Home TA Online Do we really need ‘VVIPs’ to grace so many functions?

Do we really need ‘VVIPs’ to grace so many functions?

Photograph: Benedict Lopez

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JD Lovrenciear reflects on the “VVIP” culture which he says usually diverts media attention away from the work of the organisation.

At the Malaysiakini 20th anniversary dinner in Kuala Lumpur recently, many VVIPs – noted politicians and party leaders – were present among the 1,000 guests.

But what was striking was no VVIP or ‘guest of honour’ was on stage to deliver the maiden speech to mark the event. Instead, it was the CEO and the chief editor who delivered the speeches.

We could learn some lessons from this. 

The widespread culture of having a noted politician or VVIP to grace our events must stop. It is a fallacy to believe that having a key politician to grace your event would draw a crowd.

This Malaysian culture of lapping up to VVIPs is actually a disservice. You end up with just a one-line mention about your event in the media; chances are, journalists will ride on your event to scoop some political news out of the VVIP present.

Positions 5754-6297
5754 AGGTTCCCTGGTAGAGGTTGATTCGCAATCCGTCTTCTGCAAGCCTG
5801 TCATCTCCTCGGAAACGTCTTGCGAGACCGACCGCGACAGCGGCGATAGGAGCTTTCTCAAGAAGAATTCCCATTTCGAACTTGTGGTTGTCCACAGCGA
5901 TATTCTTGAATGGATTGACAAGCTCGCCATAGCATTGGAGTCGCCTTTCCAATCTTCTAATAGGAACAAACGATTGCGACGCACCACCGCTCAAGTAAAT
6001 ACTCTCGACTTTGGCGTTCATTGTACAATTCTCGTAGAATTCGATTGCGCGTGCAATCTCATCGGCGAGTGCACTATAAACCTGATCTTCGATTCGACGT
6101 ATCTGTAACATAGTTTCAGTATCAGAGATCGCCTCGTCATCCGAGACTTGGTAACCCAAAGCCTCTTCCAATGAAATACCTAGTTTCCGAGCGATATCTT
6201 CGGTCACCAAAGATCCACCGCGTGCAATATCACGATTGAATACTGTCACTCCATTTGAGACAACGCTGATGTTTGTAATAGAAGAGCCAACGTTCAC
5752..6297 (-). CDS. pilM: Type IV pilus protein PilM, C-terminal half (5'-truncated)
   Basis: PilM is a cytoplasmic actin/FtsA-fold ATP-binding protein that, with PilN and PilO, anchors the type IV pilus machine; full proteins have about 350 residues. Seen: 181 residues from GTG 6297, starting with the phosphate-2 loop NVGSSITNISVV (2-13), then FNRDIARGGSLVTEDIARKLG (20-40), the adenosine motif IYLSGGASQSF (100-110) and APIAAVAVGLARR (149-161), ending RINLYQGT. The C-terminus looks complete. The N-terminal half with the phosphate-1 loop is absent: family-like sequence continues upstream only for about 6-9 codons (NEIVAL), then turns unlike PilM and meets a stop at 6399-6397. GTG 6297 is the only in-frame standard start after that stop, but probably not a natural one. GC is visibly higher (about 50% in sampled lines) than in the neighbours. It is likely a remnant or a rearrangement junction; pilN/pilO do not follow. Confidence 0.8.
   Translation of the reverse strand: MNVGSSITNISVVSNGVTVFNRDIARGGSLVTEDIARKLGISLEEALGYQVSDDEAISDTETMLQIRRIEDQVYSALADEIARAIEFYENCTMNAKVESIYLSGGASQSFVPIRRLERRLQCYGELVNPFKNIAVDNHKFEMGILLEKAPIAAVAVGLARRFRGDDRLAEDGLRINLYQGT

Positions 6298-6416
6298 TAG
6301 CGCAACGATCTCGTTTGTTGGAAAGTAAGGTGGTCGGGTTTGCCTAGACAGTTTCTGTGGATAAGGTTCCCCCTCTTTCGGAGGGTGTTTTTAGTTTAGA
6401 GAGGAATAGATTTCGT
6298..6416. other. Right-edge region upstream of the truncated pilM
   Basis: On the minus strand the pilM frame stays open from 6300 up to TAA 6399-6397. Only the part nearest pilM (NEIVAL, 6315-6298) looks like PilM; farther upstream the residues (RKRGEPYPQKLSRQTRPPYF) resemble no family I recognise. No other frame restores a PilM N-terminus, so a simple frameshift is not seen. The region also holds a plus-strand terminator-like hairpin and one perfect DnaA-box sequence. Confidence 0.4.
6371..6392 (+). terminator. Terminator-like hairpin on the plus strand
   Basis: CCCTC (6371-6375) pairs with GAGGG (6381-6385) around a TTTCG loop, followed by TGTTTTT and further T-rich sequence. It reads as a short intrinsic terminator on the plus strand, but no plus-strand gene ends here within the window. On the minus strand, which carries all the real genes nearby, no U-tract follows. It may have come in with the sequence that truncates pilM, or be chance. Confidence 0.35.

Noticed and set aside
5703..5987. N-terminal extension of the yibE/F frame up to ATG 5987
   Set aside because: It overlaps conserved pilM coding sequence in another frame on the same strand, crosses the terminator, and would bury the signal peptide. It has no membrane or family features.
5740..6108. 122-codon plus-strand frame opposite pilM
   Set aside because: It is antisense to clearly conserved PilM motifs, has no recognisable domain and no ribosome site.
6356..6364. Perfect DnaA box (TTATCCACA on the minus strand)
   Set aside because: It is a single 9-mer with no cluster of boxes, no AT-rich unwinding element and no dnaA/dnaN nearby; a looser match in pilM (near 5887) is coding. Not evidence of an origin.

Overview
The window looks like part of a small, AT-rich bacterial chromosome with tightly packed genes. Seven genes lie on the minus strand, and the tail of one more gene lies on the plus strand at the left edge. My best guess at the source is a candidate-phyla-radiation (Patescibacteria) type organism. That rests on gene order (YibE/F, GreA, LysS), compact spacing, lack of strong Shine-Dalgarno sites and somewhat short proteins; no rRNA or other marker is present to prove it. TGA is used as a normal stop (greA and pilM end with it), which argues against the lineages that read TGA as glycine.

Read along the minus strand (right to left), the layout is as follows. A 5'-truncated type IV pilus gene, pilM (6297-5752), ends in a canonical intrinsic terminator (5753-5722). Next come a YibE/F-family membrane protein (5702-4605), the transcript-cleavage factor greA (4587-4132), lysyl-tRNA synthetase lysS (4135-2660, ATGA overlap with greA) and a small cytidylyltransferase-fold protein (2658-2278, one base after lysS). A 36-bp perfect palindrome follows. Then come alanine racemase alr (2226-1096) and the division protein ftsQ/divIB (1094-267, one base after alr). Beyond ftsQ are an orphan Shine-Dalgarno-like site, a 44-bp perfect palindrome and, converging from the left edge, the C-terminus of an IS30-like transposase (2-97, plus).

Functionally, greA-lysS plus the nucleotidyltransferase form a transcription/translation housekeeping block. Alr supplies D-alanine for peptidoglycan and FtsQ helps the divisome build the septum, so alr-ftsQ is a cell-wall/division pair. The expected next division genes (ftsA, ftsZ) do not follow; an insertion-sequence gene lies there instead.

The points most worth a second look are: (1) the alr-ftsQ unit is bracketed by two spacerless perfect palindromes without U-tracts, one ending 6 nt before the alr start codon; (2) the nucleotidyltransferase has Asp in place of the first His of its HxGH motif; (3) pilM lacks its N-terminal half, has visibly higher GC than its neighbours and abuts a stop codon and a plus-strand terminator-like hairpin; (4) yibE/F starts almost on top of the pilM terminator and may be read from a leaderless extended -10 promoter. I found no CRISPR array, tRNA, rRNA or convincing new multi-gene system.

Events like Malaysiakini’s 20th anniversary celebration deserve the leaders in the organisation to address the guests present. It is more graceful and honourable to have your organisation’s leader officiate and address the audience.

Courting politicians at official events would amount to organisers admitting they cannot shine on their own merits and achievements.

Malaysiakini has in no uncertain terms lived up to its credo of being an independent voice that is not subservient to the establishment – and it showed this by not having a VVIP personality speaking on its behalf on stage.

READ MORE:  How much do we trust the news media?

We should abandon this Malaysian culture of needing a VVIP to grace most organisational events – be it an anniversary celebration, a product launch or a conference. We need to grow out of this feudal mindset and stand tall on the merits of the organisation driving the event.

This would serve as a lesson to politicians that their own high office and accomplishments should be enough for them to get into the news.

The media fraternity, for their part, must learn that stalking politicians at such organisational events for unrelated news does a disservice to the organisers of the event.

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